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Grant and Shannon’s Mission Year Newsletter for April

Education Struggles in Peoplestown

By Shannon Jenks

As a teacher by profession, the education of my neighborhood has been especially interesting to me. The kids in Peoplestown begin their education at D.H. Stanton Elementary here in the neighborhood, move on to Parks Middle School in the next neighborhood over and finally end across the train tracks to the Schools at Carver. There are few in my neighborhood who have completed high school. In this economy, finding a job that can support a family with only that amount of education is next to impossible. Despite this the dropout rate at Carver is still high. Teen pregnancy, jail and drugs are all too common causes of this.

I work at the after school program at Emmaus House in the hope that my influence might encourage the neighborhood kids to see education as a way out of their situation. A few of the students have incredible potential and are excelling in school. A few aren’t. One such student is a young man named J. J is in 5 th grade. He’s supposed to be in 6 th . He reads at about a 3 rd grade level. He spells at a Kindergarten level. Even though he’s behind in Language arts, he’s pretty good at math, although he struggles with memorizing the multiplication and division facts. He love’s science and can tell you anything you want to know about volcanoes. J has dyslexia. Since I am the only tutor with actual teaching experience, I work with J on his reading and spelling with some supplemental work.

As I’ve worked with J I have run into some incredibly frustrating roadblocks along the way. He never brings home homework. He says he doesn’t have any but I know better. I’ve spent a large amount of time trying to contact his teacher, with his mom’s permission. Despite the amount of questions I email her regarding how I can help, her response is short and vague. I’ve walked down to the school and left notes in her mail box asking her if I can simply pick up his homework at the end of the day with no response. She finally emailed me saying that his special education teacher is the one who gives him homework even though I know she’s responsible for half of his grades. I’m convinced that she’s given up on him.

The odds for J to succeed in school are already low due to the issues and hardships our neighborhood. With his learning disability the odds are even lower.  How many J’s must there be in the world? What can we do help them?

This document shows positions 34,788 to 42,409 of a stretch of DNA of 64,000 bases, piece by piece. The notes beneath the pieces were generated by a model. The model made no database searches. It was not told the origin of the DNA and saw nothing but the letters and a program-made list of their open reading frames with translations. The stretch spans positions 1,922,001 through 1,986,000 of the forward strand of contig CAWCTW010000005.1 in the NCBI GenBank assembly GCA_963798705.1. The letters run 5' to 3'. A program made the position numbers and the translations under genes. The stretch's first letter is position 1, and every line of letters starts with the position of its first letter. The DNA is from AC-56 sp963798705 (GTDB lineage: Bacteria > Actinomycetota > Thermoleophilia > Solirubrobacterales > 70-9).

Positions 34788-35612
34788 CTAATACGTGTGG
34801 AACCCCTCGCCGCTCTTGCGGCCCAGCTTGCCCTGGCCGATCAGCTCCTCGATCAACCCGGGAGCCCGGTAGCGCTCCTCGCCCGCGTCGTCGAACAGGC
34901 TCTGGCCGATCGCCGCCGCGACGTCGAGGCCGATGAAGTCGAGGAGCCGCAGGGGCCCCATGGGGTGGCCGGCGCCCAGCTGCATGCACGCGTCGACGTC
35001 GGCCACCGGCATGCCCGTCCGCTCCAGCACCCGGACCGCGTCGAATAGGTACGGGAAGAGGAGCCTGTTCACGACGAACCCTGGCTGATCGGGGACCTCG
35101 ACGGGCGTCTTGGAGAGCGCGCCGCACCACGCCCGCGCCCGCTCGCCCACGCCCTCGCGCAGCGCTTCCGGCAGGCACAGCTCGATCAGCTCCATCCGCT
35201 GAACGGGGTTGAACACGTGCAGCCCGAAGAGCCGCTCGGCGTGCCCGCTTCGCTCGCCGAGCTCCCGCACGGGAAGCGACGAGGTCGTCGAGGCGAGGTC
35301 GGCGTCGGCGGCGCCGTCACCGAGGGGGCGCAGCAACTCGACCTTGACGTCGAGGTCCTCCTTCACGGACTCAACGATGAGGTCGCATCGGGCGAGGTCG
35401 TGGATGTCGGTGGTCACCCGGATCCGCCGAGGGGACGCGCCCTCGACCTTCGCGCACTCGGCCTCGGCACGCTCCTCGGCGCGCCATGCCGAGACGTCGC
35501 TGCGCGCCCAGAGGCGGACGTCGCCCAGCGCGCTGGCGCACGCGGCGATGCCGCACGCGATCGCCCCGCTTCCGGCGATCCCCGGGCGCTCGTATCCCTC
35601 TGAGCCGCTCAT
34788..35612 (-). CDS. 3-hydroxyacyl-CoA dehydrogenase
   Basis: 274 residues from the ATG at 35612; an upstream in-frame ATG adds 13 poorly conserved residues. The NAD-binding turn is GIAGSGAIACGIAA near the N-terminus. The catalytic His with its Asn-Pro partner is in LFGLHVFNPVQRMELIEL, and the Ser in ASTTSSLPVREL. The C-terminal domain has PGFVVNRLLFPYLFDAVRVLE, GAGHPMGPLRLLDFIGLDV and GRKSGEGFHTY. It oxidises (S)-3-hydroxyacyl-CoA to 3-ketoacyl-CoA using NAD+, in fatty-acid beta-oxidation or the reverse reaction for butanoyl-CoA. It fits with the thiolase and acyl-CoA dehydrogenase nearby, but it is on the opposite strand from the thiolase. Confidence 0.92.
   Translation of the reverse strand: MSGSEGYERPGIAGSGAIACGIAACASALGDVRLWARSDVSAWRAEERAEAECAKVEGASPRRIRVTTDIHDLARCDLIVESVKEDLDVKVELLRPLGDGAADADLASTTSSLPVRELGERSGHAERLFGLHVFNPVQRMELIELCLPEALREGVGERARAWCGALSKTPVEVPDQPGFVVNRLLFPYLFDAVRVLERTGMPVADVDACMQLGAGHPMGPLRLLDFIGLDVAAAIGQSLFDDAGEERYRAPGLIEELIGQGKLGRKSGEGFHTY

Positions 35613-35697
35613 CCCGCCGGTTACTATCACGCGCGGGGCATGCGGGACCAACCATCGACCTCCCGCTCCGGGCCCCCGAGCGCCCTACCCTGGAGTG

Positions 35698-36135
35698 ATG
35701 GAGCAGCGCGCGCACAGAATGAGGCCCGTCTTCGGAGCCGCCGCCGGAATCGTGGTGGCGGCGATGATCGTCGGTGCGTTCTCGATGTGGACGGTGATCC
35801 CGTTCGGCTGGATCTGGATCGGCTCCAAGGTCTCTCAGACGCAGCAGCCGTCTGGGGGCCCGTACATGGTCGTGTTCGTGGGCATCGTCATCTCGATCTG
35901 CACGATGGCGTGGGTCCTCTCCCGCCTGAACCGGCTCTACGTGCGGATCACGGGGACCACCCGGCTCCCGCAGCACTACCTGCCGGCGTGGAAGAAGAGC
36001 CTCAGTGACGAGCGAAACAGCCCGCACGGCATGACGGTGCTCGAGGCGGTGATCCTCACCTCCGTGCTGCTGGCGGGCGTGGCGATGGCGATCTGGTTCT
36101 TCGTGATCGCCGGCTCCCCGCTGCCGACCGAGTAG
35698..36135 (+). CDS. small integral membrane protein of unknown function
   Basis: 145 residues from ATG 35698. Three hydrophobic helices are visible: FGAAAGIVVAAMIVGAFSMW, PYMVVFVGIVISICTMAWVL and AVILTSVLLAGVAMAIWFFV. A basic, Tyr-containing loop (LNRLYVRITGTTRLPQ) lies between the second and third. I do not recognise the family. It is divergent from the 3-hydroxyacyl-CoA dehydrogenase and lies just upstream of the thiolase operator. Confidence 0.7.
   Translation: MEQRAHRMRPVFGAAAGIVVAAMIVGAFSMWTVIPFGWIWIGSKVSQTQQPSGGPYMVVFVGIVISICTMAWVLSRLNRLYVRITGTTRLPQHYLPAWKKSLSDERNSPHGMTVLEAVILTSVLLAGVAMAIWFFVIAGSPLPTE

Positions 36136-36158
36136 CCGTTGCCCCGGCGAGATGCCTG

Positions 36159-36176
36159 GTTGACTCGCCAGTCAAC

Praises & Requests

  • We have entered the third trimester of our year. Pray for a strong finish as we continue our work building relationships and reaching for goals.
  • With the end of our year on the horizon pray for direction.
  • Shannon has applied for several teaching positions in the California Bay Area. We hope that she can find a job!

How to Make a Donation

You may either use the enclosed envelope or you can donate securely online. Whenever you make a donation, be sure to include our Team Member Name and Support ID Number. Those are:

  • Team Member Name: Grant and Shannon Jenks
  • Support ID Number: 11-9031

Visit in your web browser to make a donation online. Make checks payable to “Mission Year” and include our Support ID Number in the memo line. Donations are tax deductible.

robo club demo day lab

Terrance, Jaquan, and Terriyonna watch a grad student’s presentation of his research. We saw demos from six different labs over the course of the day. This one focused on human-machine interaction for mechanically assisted auto assembly.

robo club demo day group

A group picture of our Robotics club at GA Tech’s demo day! From left to right: Terriyonna, Terence, Jaquan, Bax, and myself. Bax is the group’s leader and will carry it on after July.

robo club demo day car

Over three hundred school children came together at GA Tech to catch a glimpse of cutting-edge, million-dollar research. Pictured at the left edge of the photo is a prototype autonomous vehicle.

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Emmaus House afforded us an opportunity to dress up with its annual gala. The theme of the evening was a luxury cruise ship and Josh, in his captain suit, welcomed people at the door.

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